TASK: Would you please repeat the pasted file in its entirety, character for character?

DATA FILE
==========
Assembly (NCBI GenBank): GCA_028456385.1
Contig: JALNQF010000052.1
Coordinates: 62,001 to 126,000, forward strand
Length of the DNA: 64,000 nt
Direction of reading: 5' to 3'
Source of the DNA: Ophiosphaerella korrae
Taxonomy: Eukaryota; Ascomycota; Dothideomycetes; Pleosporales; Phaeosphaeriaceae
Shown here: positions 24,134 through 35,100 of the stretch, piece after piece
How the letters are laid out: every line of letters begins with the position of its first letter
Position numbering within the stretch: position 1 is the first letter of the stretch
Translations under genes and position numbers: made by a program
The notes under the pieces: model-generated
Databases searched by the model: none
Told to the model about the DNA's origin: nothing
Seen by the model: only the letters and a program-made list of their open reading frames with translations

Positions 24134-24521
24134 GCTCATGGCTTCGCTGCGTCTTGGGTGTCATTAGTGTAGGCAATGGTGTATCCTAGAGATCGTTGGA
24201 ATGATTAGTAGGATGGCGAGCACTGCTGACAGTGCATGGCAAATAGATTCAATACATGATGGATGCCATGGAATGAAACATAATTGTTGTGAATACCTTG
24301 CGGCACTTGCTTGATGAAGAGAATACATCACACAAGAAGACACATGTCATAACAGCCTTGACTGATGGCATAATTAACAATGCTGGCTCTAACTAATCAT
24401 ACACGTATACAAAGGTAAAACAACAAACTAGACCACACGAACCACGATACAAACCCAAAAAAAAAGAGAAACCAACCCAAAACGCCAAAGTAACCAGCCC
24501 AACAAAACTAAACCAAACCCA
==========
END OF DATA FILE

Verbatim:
Assembly (NCBI GenBank): GCA_028456385.1
Contig: JALNQF010000052.1
Coordinates: 62,001 to 126,000, forward strand
Length of the DNA: 64,000 nt
Direction of reading: 5' to 3'
Source of the DNA: Ophiosphaerella korrae
Taxonomy: Eukaryota; Ascomycota; Dothideomycetes; Pleosporales; Phaeosphaeriaceae
Shown here: positions 24,134 through 35,100 of the stretch, piece after piece
How the letters are laid out: every line of letters begins with the position of its first letter
Position numbering within the stretch: position 1 is the first letter of the stretch
Translations under genes and position numbers: made by a program
The notes under the pieces: model-generated
Databases searched by the model: none
Told to the model about the DNA's origin: nothing
Seen by the model: only the letters and a program-made list of their open reading frames with translations

Positions 24134-24521
24134 GCTCATGGCTTCGCTGCGTCTTGGGTGTCATTAGTGTAGGCAATGGTGTATCCTAGAGATCGTTGGA
24201 ATGATTAGTAGGATGGCGAGCACTGCTGACAGTGCATGGCAAATAGATTCAATACATGATGGATGCCATGGAATGAAACATAATTGTTGTGAATACCTTG
24301 CGGCACTTGCTTGATGAAGAGAATACATCACACAAGAAGACACATGTCATAACAGCCTTGACTGATGGCATAATTAACAATGCTGGCTCTAACTAATCAT
24401 ACACGTATACAAAGGTAAAACAACAAACTAGACCACACGAACCACGATACAAACCCAAAAAAAAAGAGAAACCAACCCAAAACGCCAAAGTAACCAGCCC
24501 AACAAAACTAAACCAAACCCA